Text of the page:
Pricey Mark: Keto and selenium deficiency – one thing to worry?

Dear Mark,
A friend of mine just found out that I’ve been on a keto diet for the past few months and they told me to stop right away and have my selenium levels checked. They said I might have a heart attack because of keto. Now I’m freaking out a bit. Help?

Don’t freak out. Let’s look at the evidence.

What is selenium and why do we need it?

Selenium is an essential trace element that we get from our diet. Enzymes, called selenoproteins, play a number of important roles throughout the body. In particular, selenoproteins in the thyroid facilitate the conversion of T4 to T3. Selenoproteins require adequate selenium intake.

Selenium deficiencies can be very serious. Selenoproteins act as antioxidants. Without enough selenium – or truly selenoproteins – to provide protection, heart muscle cells can suffer free radical damage. This is the case with Keshan’s disease, a potentially fatal cardiomyopathy (disease of the heart muscle). Keshan is a region in China where selenium has been removed from the soil. As a result, residents suffered a high rate of heart disease before a supplement program was introduced. Selenium deficiency can also lead to male infertility, as a selenoprotein known as GPx4 protects sperm from oxidative stress.

However, your friend may want to know that, barring serious flaws, the jury is still ignorant of selenium’s role in cardiovascular disease. Some, but not all, observational studies have shown that low selenium levels are a risk factor for cardiovascular disease. Others have found that high selenium levels can also be a problem. Selenium supplementation does not appear to prevent heart disease, but clinical studies have mainly been conducted in adult men who are already getting enough selenium from their diet.

In any case, selenium deficiencies are rare, except in certain parts of the world where the soil is significantly depleted. Most adults in the United States are given at least twice the recommended daily allowance. So your friend’s baseline seems shaky already, but let’s do our diligence here and ask if you’re at higher risk after following a keto diet.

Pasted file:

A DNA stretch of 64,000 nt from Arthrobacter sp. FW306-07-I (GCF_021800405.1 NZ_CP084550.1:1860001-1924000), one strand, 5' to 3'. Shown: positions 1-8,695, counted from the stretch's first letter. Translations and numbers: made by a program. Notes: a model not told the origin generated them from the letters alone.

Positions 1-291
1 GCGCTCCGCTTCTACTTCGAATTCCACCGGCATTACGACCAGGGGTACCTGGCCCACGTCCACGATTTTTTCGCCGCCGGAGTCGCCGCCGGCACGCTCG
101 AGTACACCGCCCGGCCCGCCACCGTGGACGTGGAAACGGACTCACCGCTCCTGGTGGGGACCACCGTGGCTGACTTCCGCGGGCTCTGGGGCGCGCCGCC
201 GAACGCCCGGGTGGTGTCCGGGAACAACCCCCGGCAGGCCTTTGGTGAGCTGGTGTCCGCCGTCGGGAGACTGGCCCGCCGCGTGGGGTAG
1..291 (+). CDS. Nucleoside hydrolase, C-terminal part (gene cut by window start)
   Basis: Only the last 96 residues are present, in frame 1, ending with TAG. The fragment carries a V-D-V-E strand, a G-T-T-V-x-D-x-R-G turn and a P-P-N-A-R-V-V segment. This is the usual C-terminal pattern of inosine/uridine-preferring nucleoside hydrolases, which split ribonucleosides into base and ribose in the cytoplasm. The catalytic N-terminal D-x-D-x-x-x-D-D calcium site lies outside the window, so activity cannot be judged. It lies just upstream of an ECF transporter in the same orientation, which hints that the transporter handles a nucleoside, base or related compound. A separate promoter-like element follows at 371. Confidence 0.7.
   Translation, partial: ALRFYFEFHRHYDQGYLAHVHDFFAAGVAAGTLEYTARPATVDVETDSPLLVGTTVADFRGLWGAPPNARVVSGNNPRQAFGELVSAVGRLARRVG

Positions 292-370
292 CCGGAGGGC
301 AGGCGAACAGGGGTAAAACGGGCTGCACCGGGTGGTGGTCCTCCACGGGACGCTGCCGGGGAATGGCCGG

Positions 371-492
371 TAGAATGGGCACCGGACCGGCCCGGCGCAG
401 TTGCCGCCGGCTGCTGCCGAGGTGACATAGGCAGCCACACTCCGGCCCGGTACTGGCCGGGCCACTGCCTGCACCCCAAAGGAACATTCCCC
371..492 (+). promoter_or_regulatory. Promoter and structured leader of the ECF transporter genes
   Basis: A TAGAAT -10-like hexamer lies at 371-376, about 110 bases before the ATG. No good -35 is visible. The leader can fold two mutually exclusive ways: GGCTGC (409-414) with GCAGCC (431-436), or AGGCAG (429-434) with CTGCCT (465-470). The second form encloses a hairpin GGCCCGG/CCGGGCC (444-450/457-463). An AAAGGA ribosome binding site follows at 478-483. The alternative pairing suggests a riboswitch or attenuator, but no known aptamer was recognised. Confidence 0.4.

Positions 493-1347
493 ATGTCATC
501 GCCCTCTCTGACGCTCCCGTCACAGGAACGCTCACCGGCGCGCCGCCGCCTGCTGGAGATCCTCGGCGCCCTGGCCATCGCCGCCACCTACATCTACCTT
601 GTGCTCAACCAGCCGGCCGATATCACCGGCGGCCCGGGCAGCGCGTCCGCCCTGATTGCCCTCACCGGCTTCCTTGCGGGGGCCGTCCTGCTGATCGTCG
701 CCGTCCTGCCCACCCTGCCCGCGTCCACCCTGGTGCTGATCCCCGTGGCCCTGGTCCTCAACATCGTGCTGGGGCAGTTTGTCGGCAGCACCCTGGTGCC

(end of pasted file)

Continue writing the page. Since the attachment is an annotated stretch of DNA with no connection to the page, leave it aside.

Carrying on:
Is there any evidence that keto causes selenium deficiency?

Yes, especially for children who have been prescribed a therapeutic ketogenic diet to treat hard-to-treat epilepsy.

As of 2020, there have been at least 66 documented cases of selenium deficiency in children on a therapeutic ketogenic diet. Three deaths were attributed to low selenium cardiomyopathies. A fourth child died after QT prolongation (essentially abnormal heartbeat). However, QT prolongation can be triggered by acidosis, so selenium may not be the culprit here.

It is unclear how common selenium deficiency is in pediatric epilepsy patients on keto. A study of 110 children found that almost half of them were low in selenium. None of them showed evidence of cardiomyopathy as a result. Another study tracked 91 children who followed a variant of the keto diet and received vitamin and mineral supplements, including selenium, for 12 months. Selenium levels decreased over time, and some children ended up falling below the recommended range.

So it is clear that selenium deficiency is a risk for these children. However, current medical opinion suggests that with adequate monitoring and supplementation, nutritional deficiencies can be managed and, moreover, the risk of serious adverse events is low.